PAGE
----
Many states limit the number of pharmacy technicians permitted to work under the supervision of a licensed pharmacist at any given time. In some states, these regulations have been relaxed in recent years, including as part of the emergency response to the COVID-19 pandemic. In “Pharmacy Technician Ratio Requirements,” James Broughel and Yuliya Yatsyshina argue that this apparent trend toward less restrictive regulation could be an important way to advance public health.
Evolving Roles, Evolving Regulation
Pharmacy technicians assist pharmacists in a variety of roles, from performing administrative duties to providing basic medical care for patients. Technicians’ roles have expanded as pharmacists themselves have taken on greater responsibilities in the management of patient care.
- The goal of ratio laws is presumably to protect the public and ensure patient safety and a minimum level of quality of service. However, if pharmacists are forced to perform routine tasks that do not need their expertise because they do not have adequate support staff, the overall quality of service could be lower.
- Relaxing ratio requirements, so that a pharmacist can supervise more technicians, is one way to expand the scope of how these healthcare professionals can serve their patients in a responsible manner. There do not appear to be notable negative downsides to relaxing these requirements or eliminating them altogether, as evidenced by the experiences of states that do not have these requirements.
- Fears about the risks of relaxing ratios have not materialized. The pandemic has forced new responsibilities on technicians and pharmacists alike, and sharply increased workloads, making burnout an increasingly urgent concern. Maintaining ratios might reduce patient safety by limiting the amount of help available at any given time.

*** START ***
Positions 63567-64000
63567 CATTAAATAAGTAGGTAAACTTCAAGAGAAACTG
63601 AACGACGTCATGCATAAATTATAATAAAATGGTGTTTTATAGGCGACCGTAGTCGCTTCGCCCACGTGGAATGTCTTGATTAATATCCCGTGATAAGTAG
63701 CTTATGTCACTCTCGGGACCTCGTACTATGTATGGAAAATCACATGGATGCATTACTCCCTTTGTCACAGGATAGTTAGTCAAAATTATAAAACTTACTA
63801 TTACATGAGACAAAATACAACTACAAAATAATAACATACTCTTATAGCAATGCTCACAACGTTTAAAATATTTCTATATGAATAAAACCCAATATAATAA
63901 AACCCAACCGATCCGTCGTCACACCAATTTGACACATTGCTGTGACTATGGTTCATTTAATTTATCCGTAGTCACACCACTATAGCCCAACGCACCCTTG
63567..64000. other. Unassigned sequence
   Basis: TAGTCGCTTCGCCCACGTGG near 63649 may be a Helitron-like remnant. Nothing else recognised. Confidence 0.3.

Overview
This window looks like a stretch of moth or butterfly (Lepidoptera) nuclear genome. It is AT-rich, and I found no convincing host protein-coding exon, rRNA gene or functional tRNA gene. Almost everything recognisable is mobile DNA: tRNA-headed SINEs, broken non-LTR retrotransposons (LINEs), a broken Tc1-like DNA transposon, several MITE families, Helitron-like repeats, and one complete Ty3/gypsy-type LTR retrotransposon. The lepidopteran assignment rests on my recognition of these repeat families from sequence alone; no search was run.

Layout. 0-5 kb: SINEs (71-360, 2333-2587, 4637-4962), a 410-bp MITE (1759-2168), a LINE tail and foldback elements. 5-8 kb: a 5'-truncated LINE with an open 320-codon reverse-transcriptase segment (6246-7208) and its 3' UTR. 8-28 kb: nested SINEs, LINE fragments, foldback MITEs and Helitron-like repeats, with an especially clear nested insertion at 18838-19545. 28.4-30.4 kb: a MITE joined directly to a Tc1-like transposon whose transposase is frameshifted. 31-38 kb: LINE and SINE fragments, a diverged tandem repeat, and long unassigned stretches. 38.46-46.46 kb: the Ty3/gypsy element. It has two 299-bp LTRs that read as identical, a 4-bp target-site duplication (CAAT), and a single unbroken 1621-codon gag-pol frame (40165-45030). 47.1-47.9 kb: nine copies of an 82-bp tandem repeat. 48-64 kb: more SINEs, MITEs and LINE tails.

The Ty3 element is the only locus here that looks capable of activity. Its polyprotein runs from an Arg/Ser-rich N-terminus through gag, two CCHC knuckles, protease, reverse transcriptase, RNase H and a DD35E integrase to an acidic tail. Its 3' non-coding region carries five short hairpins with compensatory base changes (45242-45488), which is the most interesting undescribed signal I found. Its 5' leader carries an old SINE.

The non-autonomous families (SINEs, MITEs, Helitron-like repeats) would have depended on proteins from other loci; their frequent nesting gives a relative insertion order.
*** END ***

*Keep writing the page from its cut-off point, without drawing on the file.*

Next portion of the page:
Snapshot of the Current Regulatory Landscape
There is considerable variation in pharmacist-to-pharmacy technician ratio requirements across the states.
- California, North Carolina, and New York are examples of states that allow one pharmacist to oversee no more than 2 pharmacy technicians under certain conditions.
- Alaska, Illinois, New Hampshire, and Maryland are examples of states having no state-mandated ratio requirement.
- Since 2016, 9 states (Colorado, Florida, Georgia, Indiana, Kansas, Mississippi, Montana, North Dakota, and South Dakota) have relaxed their ratio requirements, and 4 (Idaho, Utah, Washington, and Wisconsin) have removed the requirement entirely.
- Only Tennessee appears to have made the base ratio requirement stricter in recent years (exceptions allow for a ratio of up to 1:4 as the maximum), though other states are considering similar changes.
- During the COVID-19 pandemic, at least 7 states made changes to their existing pharmacist-to- pharmacy technician ratio requirements, all in the direction of liberalizing restrictions.
The evidence suggests that pharmacists and pharmacy technicians are capable of performing more tasks, not fewer. Relaxing ratio requirements and increasing the responsibilities of these healthcare professionals would allow them to better address the growing healthcare needs of Americans.